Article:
Extra Walking Does Not Improve Muscle Strength

Postmenopausal women who walked at least 10,000 steps a day did not have better muscle strength, balance or agility than women who walked fewer than 7,500 steps a day, according to a recent study. However, researchers found that extra walking each day led to favorable measures of body fat, weight and endurance.

The researchers, led by Mylene Aubertin-Leheudre, PhD, of the University of Quebec in Montreal, measured the walking habits of 57 women between the ages of 50 and 70 years. Each woman wore a pedometer for 1 week to record the number of steps taken per day. Body composition, energetic metabolism and functional capacity were also measured.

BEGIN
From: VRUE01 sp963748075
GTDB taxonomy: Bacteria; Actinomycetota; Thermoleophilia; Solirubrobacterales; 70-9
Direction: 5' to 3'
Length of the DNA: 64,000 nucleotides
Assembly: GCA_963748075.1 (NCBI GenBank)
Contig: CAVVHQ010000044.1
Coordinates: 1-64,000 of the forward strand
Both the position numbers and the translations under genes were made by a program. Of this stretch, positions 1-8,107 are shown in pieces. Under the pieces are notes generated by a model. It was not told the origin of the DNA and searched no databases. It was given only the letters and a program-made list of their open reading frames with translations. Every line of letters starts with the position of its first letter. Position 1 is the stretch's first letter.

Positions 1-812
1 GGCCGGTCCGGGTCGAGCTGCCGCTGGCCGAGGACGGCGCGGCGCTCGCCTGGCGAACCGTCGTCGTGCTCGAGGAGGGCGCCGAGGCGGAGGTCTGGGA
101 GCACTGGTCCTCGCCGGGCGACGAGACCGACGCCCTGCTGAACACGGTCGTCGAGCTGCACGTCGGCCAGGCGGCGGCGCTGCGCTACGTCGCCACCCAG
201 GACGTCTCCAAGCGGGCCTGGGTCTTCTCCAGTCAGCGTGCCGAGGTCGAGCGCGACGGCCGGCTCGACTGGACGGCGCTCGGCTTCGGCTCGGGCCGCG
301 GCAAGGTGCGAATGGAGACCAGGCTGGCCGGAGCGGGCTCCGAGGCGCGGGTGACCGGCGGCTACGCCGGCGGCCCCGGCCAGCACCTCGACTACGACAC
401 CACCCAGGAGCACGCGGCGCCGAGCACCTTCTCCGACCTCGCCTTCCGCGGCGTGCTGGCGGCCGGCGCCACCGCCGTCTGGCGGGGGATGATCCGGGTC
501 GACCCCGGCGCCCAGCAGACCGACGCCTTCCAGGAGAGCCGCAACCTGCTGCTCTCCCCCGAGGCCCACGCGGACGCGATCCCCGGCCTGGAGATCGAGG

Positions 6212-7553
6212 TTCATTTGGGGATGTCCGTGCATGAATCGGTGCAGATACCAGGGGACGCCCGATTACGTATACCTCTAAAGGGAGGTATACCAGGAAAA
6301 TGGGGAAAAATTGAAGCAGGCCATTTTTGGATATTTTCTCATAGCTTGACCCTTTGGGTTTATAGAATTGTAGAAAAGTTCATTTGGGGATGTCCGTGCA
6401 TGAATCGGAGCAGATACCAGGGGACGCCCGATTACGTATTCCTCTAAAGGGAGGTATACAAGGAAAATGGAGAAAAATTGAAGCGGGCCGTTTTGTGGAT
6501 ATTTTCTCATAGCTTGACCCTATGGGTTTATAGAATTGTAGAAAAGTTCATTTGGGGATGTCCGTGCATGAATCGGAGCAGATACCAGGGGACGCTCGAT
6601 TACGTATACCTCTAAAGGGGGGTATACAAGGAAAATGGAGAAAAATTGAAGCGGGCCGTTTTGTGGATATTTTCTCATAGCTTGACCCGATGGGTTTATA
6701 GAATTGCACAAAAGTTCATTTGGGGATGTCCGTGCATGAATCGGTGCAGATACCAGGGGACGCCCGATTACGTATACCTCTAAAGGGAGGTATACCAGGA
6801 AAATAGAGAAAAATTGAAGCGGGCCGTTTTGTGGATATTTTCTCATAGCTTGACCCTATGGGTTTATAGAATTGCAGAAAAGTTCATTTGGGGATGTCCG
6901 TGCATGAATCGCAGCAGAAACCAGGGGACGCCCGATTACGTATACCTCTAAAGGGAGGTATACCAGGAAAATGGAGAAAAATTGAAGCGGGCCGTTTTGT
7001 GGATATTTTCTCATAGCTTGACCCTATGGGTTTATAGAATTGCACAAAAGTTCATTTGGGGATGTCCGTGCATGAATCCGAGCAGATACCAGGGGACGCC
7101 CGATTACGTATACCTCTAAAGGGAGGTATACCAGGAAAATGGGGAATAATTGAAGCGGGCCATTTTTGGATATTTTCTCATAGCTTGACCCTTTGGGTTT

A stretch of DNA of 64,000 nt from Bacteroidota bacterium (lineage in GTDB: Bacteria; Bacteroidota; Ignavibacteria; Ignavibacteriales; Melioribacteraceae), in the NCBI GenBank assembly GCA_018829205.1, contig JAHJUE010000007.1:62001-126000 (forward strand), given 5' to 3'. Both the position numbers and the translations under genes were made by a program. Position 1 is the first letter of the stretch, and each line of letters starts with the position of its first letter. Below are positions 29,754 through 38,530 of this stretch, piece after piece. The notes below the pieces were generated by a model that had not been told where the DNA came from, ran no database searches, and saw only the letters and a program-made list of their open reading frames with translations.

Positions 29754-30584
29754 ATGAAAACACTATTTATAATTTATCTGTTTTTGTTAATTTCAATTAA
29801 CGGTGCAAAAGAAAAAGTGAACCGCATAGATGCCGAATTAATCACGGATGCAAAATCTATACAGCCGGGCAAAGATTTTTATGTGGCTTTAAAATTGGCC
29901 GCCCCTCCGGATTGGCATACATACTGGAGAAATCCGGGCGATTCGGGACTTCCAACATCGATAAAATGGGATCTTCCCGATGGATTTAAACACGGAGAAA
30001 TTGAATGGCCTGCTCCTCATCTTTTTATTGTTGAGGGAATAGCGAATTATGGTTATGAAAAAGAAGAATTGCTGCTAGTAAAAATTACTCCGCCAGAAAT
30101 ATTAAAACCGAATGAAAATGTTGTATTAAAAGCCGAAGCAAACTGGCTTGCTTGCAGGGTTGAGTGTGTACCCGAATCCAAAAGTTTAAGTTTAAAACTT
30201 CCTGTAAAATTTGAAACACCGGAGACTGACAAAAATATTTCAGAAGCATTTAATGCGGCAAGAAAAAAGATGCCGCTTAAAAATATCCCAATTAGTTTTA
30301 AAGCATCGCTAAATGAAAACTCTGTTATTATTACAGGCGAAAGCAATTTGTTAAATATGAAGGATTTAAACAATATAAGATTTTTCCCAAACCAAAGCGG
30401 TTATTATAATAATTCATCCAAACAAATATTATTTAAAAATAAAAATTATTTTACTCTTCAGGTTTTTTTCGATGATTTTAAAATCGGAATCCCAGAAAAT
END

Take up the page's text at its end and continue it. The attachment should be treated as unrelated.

The women were divided into three activity groups: those who walked fewer than 7,500 steps per day, between 7,500 and 10,000 steps per day and more than 10,000 steps per day.

Women who walked more than 10,000 steps a day had better body composition and higher cardiovascular functions, but muscle strength and the percentage of muscle mass on the body were comparable among the three groups. All groups also performed similarly on the balance and physical ability tests regardless of the number of steps walked.

The study did not measure the intensity or quality of the steps, and further studies are needed to investigate these results.

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